Wednesday, 21 December 2016

Lesser known Chartists: six of the best life stories

Chartism attracted some fascinating characters – and even more fairly ordinary people who found themselves caught up in fascinating events.

Over the past couple of years, I have been able to add a number of individual life stories to Chartist Ancestors that have particularly captured my imagination. Typically, these are not among the best known of the Chartist leaders, whose life stories are reasonably well known. Rather, they are ordinary men and women who through willpower or circumstances have found themselves playing leading parts in historic events – occasionally in ways which would strain credibility if they appeared in fiction.

Here are some of the real life stories that have interested me most.

Henry Clubb
Best known in the history of Chartism as having been the last surviving Chartist activist, the long-lived Henry Clubb died in 1921 after a life-long commitment to vegetarianism which found expression in his career choices as a journalist and lecturer, in his religious affiliation as a member of the Cowherdite sect, and most disastrously in his attempt to establish a commune in the wilds of Kansas that lasted less than a year. Those who made the trek expecting to find Octagon City built around an eight-sided town square, with eight roads radiating from it, and eight-sided houses and barns for 64 families discovered instead a single log cabin, one plough and a collection of tents. But Clubb was a highly principled man whose long-standing commitment to the anti-slavery cause led him to volunteer for active duty in the Union army on the outbreak of the American civil war.
More about Henry Clubb

Susanna Inge
For a time, Susanna Inge achieved celebrity in the Victorian press as a “She Chartist”. As secretary to the City of London Female Chartist Association, she and her fellow Chartist lecturer Mary Ann Walker were held up in fascination and horror as examples of how Chartism corrupted the “fairer sex”. Despite this, they never shrank from taking on male opponents in debate and stood firm for the Charter and for the rights of women to participate fully in the political process. Inge came from a working class family and had aspirations to become a writer. Sadly, she never achieved her ambition, and after having an illegitimate son she moved to New York where she worked as a fur sewer until her death in 1902.
More about Susanna Inge

James Grassby
One of the backroom boys of Chartism, James Grassby was neither a great writer nor orator and was probably known to relatively few Chartists. But there is something of the Leonard Zelig about his ability to be present at so many significant turns in the movement’s history. In 1842 he was the delegate from his home town of Hull to the Manchester Chartist conference that coincided with the wave of strikes that swept the North – and stood trial alongside Feargus O’Connor and others at Lancaster Assizes. Moving to London, he became secretary to registrations and elections committee among many other bodies, and was a trusted friend and comrade to William Cuffay. As Chartism went into decline, he served first as a member of the national executive and subsequently as general secretary of the National Charter Association. I have to declare an interest in my enthusiasm for Grassby in that he was my great-great-great grandfather, but I do wonder how he managed to do all this while continuing to earn a living as a carpenter.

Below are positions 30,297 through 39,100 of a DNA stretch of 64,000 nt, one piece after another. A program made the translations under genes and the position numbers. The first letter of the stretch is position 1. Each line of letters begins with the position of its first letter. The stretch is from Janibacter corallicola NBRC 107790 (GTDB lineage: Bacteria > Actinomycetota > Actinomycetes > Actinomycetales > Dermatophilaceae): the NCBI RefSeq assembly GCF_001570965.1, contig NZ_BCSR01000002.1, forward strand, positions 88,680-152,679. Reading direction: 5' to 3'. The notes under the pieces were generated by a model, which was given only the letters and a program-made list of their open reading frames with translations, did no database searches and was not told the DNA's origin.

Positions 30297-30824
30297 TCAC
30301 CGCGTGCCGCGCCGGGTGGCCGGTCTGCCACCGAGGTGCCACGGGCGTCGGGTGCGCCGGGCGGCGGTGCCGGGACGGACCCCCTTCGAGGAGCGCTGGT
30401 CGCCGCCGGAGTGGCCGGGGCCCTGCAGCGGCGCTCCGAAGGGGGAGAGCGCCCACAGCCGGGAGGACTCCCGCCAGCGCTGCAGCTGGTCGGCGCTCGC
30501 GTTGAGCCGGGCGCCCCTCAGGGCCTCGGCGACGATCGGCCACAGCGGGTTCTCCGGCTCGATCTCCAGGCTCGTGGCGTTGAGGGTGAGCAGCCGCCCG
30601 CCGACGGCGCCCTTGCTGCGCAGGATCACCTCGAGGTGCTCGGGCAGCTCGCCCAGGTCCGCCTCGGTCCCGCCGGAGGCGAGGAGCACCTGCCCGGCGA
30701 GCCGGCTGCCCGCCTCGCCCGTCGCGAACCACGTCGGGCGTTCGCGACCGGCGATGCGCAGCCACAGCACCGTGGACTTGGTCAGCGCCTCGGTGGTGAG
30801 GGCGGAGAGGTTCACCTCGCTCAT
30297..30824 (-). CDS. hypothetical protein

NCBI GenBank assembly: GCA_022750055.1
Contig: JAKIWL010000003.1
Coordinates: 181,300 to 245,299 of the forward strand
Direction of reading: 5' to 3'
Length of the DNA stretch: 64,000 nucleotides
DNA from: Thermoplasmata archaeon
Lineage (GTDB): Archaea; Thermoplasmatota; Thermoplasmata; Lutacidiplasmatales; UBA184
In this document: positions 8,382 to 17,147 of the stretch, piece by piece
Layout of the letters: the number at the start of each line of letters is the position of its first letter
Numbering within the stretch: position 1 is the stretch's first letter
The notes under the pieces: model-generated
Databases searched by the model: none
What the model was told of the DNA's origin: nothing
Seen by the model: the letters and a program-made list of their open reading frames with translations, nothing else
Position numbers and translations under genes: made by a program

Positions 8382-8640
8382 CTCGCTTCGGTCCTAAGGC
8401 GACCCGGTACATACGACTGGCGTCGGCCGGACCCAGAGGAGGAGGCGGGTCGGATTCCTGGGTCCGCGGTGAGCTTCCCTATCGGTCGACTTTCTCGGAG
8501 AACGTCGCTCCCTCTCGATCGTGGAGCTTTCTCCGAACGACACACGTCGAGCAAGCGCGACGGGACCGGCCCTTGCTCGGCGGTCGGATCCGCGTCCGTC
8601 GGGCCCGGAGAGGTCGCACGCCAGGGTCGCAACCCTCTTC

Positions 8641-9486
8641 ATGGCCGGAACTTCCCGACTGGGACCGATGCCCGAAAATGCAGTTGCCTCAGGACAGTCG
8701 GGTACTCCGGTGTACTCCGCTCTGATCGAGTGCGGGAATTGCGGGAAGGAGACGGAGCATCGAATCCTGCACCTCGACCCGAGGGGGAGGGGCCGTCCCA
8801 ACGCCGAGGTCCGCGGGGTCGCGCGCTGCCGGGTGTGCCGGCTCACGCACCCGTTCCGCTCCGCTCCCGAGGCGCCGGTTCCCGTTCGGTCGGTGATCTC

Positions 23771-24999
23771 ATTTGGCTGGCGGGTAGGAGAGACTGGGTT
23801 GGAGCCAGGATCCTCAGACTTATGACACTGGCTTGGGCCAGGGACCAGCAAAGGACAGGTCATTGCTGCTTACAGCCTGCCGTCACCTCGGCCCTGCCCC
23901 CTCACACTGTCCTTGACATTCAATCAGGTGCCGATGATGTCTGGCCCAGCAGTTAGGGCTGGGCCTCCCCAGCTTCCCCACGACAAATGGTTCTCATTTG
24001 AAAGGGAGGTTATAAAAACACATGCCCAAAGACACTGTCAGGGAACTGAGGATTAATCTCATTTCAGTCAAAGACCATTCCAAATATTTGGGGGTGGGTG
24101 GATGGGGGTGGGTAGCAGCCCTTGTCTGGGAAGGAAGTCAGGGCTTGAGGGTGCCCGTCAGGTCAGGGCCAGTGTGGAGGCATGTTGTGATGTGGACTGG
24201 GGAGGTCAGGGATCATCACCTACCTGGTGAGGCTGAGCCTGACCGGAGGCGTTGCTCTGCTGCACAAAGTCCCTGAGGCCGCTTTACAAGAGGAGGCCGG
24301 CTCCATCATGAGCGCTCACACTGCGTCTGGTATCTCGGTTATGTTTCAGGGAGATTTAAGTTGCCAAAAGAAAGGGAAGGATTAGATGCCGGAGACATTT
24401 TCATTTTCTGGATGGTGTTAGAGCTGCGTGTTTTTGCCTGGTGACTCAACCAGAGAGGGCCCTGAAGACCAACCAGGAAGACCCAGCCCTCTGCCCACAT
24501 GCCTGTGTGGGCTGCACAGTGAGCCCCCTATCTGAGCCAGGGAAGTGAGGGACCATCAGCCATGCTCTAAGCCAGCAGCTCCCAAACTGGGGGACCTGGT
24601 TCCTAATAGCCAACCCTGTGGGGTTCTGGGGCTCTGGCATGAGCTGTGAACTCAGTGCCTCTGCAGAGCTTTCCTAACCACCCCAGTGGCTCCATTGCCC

More about James Grassby

Bartolomiej Beniowski
Major Beniowski fled first to Paris and then to London in the wake of a failed Polish uprising during the course of which he had deserted the Russian army mid-battle and galloped his horse across to join the rebels. His extensive military experience was put to good use in Chartist circles and at one point the Chartist leader Feargus O’Connor claimed he had been told that Beniowski had been selected to lead an armed revolt to overthrow the government. Aside from his involvement in Chartism and Polish emigre politics, Beniowski earned his living lecturing, writing and teaching his own mnemonic-based memory system, and invented an early typesetting machine. Hounded for years by accusations that he was a Russian spy, Beniowski finally snapped, punched his accuser and ended up in court. But he never lost the trust of his Chartist comrades.
More about Bartolomiej Beniowski

Thomas Slingsby Duncombe
The best known of those included in this list, Thomas Slingsby Duncombe was the “Radical Dandy” MP for Finsbury, and the best and most reliable ally that the Chartist cause ever had in the House of Commons. Duncombe, a notorious gambler and philanderer well known for his louche bachelor lifestyle and love of female company, is included here mostly because I have this year been able to reveal the great secret that he hid from all about him: Duncombe lived in domesticity as man and wife with his partner for more than two decades and shortly before he died they married.
More about Thomas Slingsby Duncombe

Helen McFarlane
The significant part that Helen McFarlane played in the development of Chartist ideas and in the later Chartist press has only been uncovered in recent years. As a writer for George Julian Harney’s Red Republican and Friend of the People, she earned the respect of Karl Marx and Friederick Engels, and was the first translator of the Communist Manifesto into English. After Chartism, she married, emigrated, lost her husband on the voyage and her son soon after and returned to England and the life of a vicar’s wife in rural Cheshire, dying at the age of just 41. She is buried in the church yard at Baddiley.
More about Helen McFarlane

Read about more Chartist lives here.